Science is the process of learning how the world works. Students come to class to learn about the world, but the world in the classroom often does not correspond to the world where they live their lives. Bridging the divide between these two worlds can be difficult and requires that students apply the same skills and thinking from the classroom to where they live.
Minerva’s mission to provide our students with practical and transferable knowledge is enabled by a dedicated effort to ensure students have opportunities to apply the concepts they are learning in the classroom to the world around them and to themselves. This is especially important in the Natural Sciences in which theoretical knowledge should be paired with hands-on experimentation and observation so that students can explore the full scope of the scientific method. At many traditional institutions, this is typically facilitated through laboratory courses. While these lab courses have the potential to offer valuable learning experiences, they tend to emphasize procedural information and skills, rather than engaging students in inquiry-based hypothesis development, experimental design, and analysis. At Minerva, rather than simulate real-world phenomena in a lab, students make a lab out of the real world.
Every course at Minerva has a “location-based” assignment, meaning that it includes certain elements that require students to go out and interact with their city of residence. This series will showcase examples of such assignments across different disciplines within the Natural Sciences, including physics, chemistry, and environmental sciences.
The assignments presented in this series can serve as examples to inspire educators to incorporate experiential learning in their Natural Science courses. All examples share a few common elements:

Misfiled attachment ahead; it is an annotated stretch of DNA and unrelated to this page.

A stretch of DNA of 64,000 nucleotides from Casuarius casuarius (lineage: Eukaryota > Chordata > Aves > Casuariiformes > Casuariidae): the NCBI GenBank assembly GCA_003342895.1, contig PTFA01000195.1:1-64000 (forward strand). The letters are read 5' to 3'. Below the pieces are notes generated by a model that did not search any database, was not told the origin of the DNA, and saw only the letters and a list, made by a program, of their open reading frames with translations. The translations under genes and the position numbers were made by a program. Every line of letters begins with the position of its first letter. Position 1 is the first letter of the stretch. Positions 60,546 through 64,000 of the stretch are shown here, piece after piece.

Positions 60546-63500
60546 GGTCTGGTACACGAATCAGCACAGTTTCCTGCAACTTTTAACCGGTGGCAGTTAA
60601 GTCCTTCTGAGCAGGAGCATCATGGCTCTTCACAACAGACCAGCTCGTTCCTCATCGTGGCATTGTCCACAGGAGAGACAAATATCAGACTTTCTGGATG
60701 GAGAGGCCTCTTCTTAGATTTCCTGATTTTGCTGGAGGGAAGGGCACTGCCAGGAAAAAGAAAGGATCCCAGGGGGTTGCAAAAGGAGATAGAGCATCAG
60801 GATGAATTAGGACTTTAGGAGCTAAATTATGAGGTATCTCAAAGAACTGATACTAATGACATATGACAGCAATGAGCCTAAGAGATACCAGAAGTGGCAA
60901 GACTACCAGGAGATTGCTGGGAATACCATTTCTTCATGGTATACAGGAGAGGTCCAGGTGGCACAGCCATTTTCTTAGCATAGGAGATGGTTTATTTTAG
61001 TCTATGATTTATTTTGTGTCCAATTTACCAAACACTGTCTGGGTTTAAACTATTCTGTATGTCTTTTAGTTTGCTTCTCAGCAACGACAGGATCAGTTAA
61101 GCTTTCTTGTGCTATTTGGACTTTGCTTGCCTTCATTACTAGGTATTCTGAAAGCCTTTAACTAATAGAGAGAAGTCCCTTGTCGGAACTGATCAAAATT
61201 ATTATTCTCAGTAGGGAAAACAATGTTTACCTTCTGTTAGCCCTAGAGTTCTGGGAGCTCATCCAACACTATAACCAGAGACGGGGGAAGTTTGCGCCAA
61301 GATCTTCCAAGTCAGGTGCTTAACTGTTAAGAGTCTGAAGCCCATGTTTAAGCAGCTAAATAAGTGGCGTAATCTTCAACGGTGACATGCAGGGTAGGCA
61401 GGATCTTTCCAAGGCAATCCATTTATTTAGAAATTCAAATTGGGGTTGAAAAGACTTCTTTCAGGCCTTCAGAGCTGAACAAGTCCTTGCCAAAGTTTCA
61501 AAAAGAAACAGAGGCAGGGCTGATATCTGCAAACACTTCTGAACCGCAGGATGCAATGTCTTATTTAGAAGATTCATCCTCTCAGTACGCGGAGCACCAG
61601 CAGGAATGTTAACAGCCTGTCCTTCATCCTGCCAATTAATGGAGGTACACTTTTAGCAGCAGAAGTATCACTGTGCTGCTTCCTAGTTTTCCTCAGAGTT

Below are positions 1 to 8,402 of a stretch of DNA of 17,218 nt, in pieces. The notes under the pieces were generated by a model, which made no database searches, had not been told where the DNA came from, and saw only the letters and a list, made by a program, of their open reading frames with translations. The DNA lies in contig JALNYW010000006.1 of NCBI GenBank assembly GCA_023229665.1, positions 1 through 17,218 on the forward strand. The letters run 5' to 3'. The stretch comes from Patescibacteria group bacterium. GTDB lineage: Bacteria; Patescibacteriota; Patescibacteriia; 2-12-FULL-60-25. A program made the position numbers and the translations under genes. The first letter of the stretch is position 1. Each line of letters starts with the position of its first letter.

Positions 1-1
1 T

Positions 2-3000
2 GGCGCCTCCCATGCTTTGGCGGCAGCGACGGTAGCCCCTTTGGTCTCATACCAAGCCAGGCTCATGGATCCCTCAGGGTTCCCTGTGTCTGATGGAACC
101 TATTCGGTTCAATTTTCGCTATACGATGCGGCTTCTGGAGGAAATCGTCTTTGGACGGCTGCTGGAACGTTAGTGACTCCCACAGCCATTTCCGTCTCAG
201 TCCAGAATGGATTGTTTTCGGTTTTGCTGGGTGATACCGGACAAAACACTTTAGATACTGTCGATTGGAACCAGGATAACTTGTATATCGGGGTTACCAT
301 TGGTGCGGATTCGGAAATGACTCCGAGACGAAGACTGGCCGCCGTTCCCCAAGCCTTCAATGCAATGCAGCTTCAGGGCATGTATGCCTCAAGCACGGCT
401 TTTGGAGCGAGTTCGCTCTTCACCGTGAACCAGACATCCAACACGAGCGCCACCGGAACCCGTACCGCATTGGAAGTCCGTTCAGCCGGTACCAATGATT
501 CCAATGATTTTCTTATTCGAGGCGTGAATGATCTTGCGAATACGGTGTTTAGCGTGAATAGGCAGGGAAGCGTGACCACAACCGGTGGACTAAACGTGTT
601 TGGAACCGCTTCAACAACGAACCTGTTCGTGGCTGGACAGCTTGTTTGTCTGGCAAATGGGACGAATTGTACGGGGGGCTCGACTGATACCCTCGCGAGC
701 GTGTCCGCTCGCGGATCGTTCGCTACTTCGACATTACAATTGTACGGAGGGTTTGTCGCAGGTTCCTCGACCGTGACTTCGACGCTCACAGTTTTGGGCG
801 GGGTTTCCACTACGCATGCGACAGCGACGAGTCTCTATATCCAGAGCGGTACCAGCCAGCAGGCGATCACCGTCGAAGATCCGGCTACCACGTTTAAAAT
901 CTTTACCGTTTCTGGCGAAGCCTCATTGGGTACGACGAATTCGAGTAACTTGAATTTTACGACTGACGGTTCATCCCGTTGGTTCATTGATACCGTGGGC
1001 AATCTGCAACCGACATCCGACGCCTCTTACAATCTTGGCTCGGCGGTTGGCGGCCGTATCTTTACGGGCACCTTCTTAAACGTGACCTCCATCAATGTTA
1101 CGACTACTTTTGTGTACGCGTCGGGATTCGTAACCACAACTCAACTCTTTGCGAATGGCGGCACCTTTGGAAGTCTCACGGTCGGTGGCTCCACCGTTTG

“Physics of Life” (NS110L) is an introductory physics course for Natural Science majors who are concentrating within the life sciences. It covers fundamental physics concepts with an emphasis on problem-solving techniques and life science applications. A few applications that students are exposed to include forces and torques in muscles and joints, fluid dynamics in the circulatory system, and heat regulation in living systems.
The location-based assignment for this course combines fundamental physics concepts, ranging from mechanics, fluids, and thermodynamics, with a memorable and adventurous experience in their location. As a bonus, this assignment requires students to get away from their screens and get some exercise. Students are instructed to take a hike or walk at a location of their choice. On their journey, their own body becomes their physics laboratory. Students discover that they can apply physics concepts from class to more than just idealized examples with blocks, springs, and pulleys - they can apply the material to themselves!
During their hike, they must measure or estimate quantities along the way, such as distance, time, heart rate, breathing rate, temperature, and humidity. With these measurements in hand, students can compute several interesting physical quantities that span multiple units of the course.
All of these concepts were covered in the course and reinforced through in-class activities, but now, students can engage with them on a more meaningful level by applying the material to their own hiking experience. In doing so, physics concepts from the textbook are brought to life. For instance, by computing and comparing the magnitudes of the energies outputted to walk on a flat surface with the energy outputted to travel upward against gravity, students realize why they feel so out of breath and exhausted when they go up a set of stairs or a steep hill. Meanwhile, they could easily manage to walk on a flat surface for hours!
For the analysis, students are expected to provide thorough interpretation of the results. Are they reasonable? Is this useful? What are the limitations? For instance, students might calculate that they sweat a total of 1.5 L even though they didn’t feel particularly sweaty during the hike. This mismatch isn’t necessarily a failure. It should prompt students to question their assumption that all of the “non-useful” work goes to heat and consider what a more reasonable assumption might be.
Inspired by this example, educators can consider integrating the following aspects into their assignments or course projects:
By adopting the perspective that the world around you and your daily activities can serve as a physics playground, ideas for similar assignments will come to mind easily. Even standard textbook questions can serve as inspiration by asking yourself whether students could perform the required measurement or activity in their own location using readily available tools.